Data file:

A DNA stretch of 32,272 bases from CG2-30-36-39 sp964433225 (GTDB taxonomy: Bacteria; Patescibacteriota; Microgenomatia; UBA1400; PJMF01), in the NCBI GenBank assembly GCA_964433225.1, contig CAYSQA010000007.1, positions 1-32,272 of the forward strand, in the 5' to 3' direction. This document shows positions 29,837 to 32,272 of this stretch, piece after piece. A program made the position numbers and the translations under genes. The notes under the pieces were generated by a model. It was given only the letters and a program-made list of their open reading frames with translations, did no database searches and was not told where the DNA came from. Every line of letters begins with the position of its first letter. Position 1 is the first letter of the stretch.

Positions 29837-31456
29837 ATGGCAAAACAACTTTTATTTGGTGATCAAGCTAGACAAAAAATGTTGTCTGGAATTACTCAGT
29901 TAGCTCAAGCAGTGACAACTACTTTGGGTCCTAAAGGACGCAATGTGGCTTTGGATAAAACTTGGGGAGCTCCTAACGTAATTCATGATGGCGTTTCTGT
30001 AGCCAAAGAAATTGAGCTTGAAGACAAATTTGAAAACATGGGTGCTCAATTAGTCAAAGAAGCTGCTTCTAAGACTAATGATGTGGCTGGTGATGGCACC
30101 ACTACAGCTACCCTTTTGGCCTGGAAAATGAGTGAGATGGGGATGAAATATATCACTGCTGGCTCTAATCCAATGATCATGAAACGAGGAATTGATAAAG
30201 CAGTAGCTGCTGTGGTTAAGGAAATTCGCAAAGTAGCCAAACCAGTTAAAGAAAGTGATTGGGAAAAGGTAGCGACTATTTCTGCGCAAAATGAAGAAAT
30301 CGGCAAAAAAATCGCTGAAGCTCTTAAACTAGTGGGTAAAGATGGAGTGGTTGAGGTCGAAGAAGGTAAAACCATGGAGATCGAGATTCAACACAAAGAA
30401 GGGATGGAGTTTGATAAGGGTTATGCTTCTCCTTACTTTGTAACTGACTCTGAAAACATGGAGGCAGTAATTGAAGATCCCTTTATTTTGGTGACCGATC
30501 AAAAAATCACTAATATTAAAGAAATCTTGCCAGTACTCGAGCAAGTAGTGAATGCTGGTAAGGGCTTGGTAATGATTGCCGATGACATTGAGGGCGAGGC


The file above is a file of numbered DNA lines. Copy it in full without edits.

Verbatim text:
A DNA stretch of 32,272 bases from CG2-30-36-39 sp964433225 (GTDB taxonomy: Bacteria; Patescibacteriota; Microgenomatia; UBA1400; PJMF01), in the NCBI GenBank assembly GCA_964433225.1, contig CAYSQA010000007.1, positions 1-32,272 of the forward strand, in the 5' to 3' direction. This document shows positions 29,837 to 32,272 of this stretch, piece after piece. A program made the position numbers and the translations under genes. The notes under the pieces were generated by a model. It was given only the letters and a program-made list of their open reading frames with translations, did no database searches and was not told where the DNA came from. Every line of letters begins with the position of its first letter. Position 1 is the first letter of the stretch.

Positions 29837-31456
29837 ATGGCAAAACAACTTTTATTTGGTGATCAAGCTAGACAAAAAATGTTGTCTGGAATTACTCAGT
29901 TAGCTCAAGCAGTGACAACTACTTTGGGTCCTAAAGGACGCAATGTGGCTTTGGATAAAACTTGGGGAGCTCCTAACGTAATTCATGATGGCGTTTCTGT
30001 AGCCAAAGAAATTGAGCTTGAAGACAAATTTGAAAACATGGGTGCTCAATTAGTCAAAGAAGCTGCTTCTAAGACTAATGATGTGGCTGGTGATGGCACC
30101 ACTACAGCTACCCTTTTGGCCTGGAAAATGAGTGAGATGGGGATGAAATATATCACTGCTGGCTCTAATCCAATGATCATGAAACGAGGAATTGATAAAG
30201 CAGTAGCTGCTGTGGTTAAGGAAATTCGCAAAGTAGCCAAACCAGTTAAAGAAAGTGATTGGGAAAAGGTAGCGACTATTTCTGCGCAAAATGAAGAAAT
30301 CGGCAAAAAAATCGCTGAAGCTCTTAAACTAGTGGGTAAAGATGGAGTGGTTGAGGTCGAAGAAGGTAAAACCATGGAGATCGAGATTCAACACAAAGAA
30401 GGGATGGAGTTTGATAAGGGTTATGCTTCTCCTTACTTTGTAACTGACTCTGAAAACATGGAGGCAGTAATTGAAGATCCCTTTATTTTGGTGACCGATC
30501 AAAAAATCACTAATATTAAAGAAATCTTGCCAGTACTCGAGCAAGTAGTGAATGCTGGTAAGGGCTTGGTAATGATTGCCGATGACATTGAGGGCGAGGC